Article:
The UCS BizFrosh debate


Dear UTM,

It appears that the moral of the BizFrosh story has been lost in a web of contextual confusion and buried underneath the rubble of false analogy. While it is still possible to unearth this moral and even rescue its valuable meaning, we must agree to prevent our emotionality from hijacking our objective reasoning. We must agree to be unbiased and constructive.

It would be tempting to conclude that the Undergraduate Commerce Society (UCS) is made up of a bunch of sexually hyper, morally bankrupt individuals. This conclusion offers a simple and elegant explanation for the viscerally disgusting nature of the chants that the UCS allegedly propagated during BizFrosh. Indeed, many people have not only arrived at this conclusion, but further, are unwilling to accept an alternative explanation. In my opinion, this position is blatantly ignorant and stinks of hypocrisy. If you would not appreciate being written off as devoid of moral fiber on the basis of one, two or even ten really big screw-ups, then neither would the UCS.

So then, what would qualify as an alternative explanation? What is it that possessed the student leaders of the UCS to not only permit these chants, but to also encourage them?

To start, 72 per cent of individuals polled consider this BizFrosh fiasco to be blown out of proportion, and most of the one-hundred plus comments on the article seem to sympathize with the UCS. But wisdom is not always (or even usually) in crowds. Not many centuries ago, there was a worldwide consensus that our planet is flat. Maintaining this view today is not only scientifically indefensible, it may be considered a symptom of insanity. Sometimes, numbers mean nothing.

To prove my point, none of the dozens of comments posted by the proponents of BizFrosh came close to offering a sound justification (or even a legitimate explanation) for why these chants went by uncensored. In fact, I was disturbed to note that most of the arguments seemed to actually distract from an explanation. In their defense, for example, the majority of respondents noted that similar (or worse) chants were allowed by UTMSU during their Orientation Week. In other words, if the UCS is going down, then UTMSU, too, better go down, and harder. This is not only a failed attempt at dodging accountability; it is simply a self-defeating argument. Comparing something bad to something worse does not make the former good. It just makes it less bad.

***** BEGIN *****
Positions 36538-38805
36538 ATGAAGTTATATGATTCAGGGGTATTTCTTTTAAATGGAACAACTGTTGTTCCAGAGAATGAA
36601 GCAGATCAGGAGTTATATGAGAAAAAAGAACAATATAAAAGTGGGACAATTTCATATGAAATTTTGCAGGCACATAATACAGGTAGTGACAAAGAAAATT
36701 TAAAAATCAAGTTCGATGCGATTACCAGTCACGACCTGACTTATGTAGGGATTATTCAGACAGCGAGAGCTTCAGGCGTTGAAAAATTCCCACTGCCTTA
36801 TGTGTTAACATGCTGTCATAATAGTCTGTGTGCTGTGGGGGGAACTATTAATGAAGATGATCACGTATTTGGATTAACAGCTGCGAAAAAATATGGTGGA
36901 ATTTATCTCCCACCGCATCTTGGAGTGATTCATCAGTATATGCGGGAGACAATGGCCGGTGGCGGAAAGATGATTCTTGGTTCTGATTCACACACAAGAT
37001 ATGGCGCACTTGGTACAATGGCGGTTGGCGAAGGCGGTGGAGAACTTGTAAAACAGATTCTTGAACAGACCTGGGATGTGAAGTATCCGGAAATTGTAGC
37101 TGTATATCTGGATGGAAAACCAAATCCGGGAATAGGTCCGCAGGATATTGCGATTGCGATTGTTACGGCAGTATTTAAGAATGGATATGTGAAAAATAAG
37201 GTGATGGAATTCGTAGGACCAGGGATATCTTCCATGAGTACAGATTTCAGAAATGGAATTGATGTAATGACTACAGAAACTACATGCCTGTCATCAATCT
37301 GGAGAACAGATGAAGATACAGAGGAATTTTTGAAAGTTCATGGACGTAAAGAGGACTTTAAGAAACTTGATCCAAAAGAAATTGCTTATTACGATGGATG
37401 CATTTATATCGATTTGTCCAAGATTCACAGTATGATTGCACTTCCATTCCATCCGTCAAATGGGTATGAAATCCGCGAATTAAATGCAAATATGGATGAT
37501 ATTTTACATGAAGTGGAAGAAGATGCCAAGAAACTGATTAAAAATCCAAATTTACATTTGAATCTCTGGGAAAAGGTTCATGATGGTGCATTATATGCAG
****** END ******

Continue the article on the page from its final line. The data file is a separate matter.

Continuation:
Another false conclusion was also drawn on the basis of integers. That is, only two students out of two-hundred that attended BizFrosh were disturbed enough to make an issue out of it. Mathematically and statistically, this is an insignificant figure that is not representative of the rest of the attendant population. As such, if these two students didnt like what they heard, they should not have participated.

Inspired by this rationale, I suggest that we eliminate accessibility from our campus, since less than 10 per cent of the UTM population are persons with disabilities. If they do not like that our campus is inaccessible, well, too bad. They should find another University. Why should a significant portion of the tuition fees of the majority go towards accommodating the special needs of the minority? I hope it is clear to the reader that to pursue this line of reasoning, at the very mildest, is to satiate selfishness at the expense of starving inclusivity.

So what is the reconciliation for all of this? I believe we have been pointing the finger of blame in the wrong direction. The problem is not in the students of the UCS, for I am sure most of them are genuinely good people who exercised terrible judgment. The true problem lies in a naïve system that arms unsupervised students with power and resources they are neither experienced nor mature enough to handle, yet this very system (foolishly) raises an eyebrow when things go sour. This is not to undermine the intelligence of the students at the UCS, who should know better than to laze their intellectual muscle in light of tradition. No one has a say in what traditions they inherit. But to blindly adopt tradition without careful scrutinizing it is to close one eye to responsibility and another to critical thought.

One wonders how many long-held traditions they would embarrassedly discard if they were to merely question them.


Mohammed Ashour